This research was supported by NSF grant BCS-0094814 and NIH grant R01-HD40432 to SPJ. We gratefully acknowledge the efforts of the infants and parents who participated in the studies. We thank also Lisa Smythe for help with recruiting the infant participants and data collection. It is with great sadness that we note that Jonathan Slemmer died in February 2006. He was an invaluable part of all of our studies; his presence is sorely missed.
Location, Location, Location: Development of Spatiotemporal Sequence Learning in Infancy
Article first published online: 19 SEP 2007
Volume 78, Issue 5, pages 1559–1571, September/October 2007
How to Cite
Kirkham, N. Z., Slemmer, J. A., Richardson, D. C. and Johnson, S. P. (2007), Location, Location, Location: Development of Spatiotemporal Sequence Learning in Infancy. Child Development, 78: 1559–1571. doi: 10.1111/j.1467-8624.2007.01083.x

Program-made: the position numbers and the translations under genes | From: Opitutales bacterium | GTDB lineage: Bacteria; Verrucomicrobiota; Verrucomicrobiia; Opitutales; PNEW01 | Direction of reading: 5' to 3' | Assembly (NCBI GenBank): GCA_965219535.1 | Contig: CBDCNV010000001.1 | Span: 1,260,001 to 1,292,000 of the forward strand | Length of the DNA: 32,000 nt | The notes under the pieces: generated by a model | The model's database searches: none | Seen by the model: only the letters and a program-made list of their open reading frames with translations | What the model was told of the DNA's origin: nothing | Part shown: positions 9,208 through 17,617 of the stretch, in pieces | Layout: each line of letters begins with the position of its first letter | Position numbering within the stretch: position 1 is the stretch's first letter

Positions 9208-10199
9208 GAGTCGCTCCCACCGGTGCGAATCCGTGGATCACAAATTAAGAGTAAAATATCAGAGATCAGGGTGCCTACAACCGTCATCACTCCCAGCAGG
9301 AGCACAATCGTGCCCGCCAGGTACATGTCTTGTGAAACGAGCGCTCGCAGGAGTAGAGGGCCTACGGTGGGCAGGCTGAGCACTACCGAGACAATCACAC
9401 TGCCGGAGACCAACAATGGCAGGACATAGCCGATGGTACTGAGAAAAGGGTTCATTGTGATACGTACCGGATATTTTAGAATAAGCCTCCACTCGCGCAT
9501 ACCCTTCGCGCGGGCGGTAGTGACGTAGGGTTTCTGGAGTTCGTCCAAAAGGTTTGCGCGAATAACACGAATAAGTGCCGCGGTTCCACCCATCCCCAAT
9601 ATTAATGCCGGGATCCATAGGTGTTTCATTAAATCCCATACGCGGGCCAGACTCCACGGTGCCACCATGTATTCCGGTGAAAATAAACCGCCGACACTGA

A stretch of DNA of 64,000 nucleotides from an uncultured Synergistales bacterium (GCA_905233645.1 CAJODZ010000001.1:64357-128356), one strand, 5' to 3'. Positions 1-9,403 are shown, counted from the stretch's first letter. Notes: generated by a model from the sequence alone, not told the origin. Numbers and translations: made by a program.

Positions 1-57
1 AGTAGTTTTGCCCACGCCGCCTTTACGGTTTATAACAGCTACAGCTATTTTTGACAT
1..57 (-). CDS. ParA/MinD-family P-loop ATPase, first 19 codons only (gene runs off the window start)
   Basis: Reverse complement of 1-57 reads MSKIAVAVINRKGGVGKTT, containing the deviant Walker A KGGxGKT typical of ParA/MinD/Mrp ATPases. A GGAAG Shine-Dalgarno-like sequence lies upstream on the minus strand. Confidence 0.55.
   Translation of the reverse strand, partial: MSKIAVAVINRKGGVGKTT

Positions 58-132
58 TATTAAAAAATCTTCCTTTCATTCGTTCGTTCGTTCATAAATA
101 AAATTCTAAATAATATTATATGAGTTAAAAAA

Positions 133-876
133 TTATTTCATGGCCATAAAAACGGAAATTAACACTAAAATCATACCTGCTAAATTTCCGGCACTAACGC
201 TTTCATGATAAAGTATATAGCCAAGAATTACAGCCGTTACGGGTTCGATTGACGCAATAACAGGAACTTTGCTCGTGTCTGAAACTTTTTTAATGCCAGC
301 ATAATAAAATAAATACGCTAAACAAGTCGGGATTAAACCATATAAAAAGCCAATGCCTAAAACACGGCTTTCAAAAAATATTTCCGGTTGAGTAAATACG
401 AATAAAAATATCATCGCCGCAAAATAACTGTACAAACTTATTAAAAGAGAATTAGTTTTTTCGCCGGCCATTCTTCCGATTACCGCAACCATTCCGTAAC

- Issue published online: 19 SEP 2007
- Article first published online: 19 SEP 2007
We investigated infants’ sensitivity to spatiotemporal structure. In Experiment 1, circles appeared in a statistically defined spatial pattern. At test 11-month-olds, but not 8-month-olds, looked longer at a novel spatial sequence. Experiment 2 presented different color/shape stimuli, but only the location sequence was violated during test; 8-month-olds preferred the novel spatial structure, but 5-month-olds did not. In Experiment 3, the locations but not color/shape pairings were constant at test; 5-month-olds showed a novelty preference. Experiment 4 examined “online learning”: We recorded eye movements of 8-month-olds watching a spatiotemporal sequence. Saccade latencies to predictable locations decreased. We argue that temporal order statistics involving informative spatial relations become available to infants during the first year after birth, assisted by multiple cues.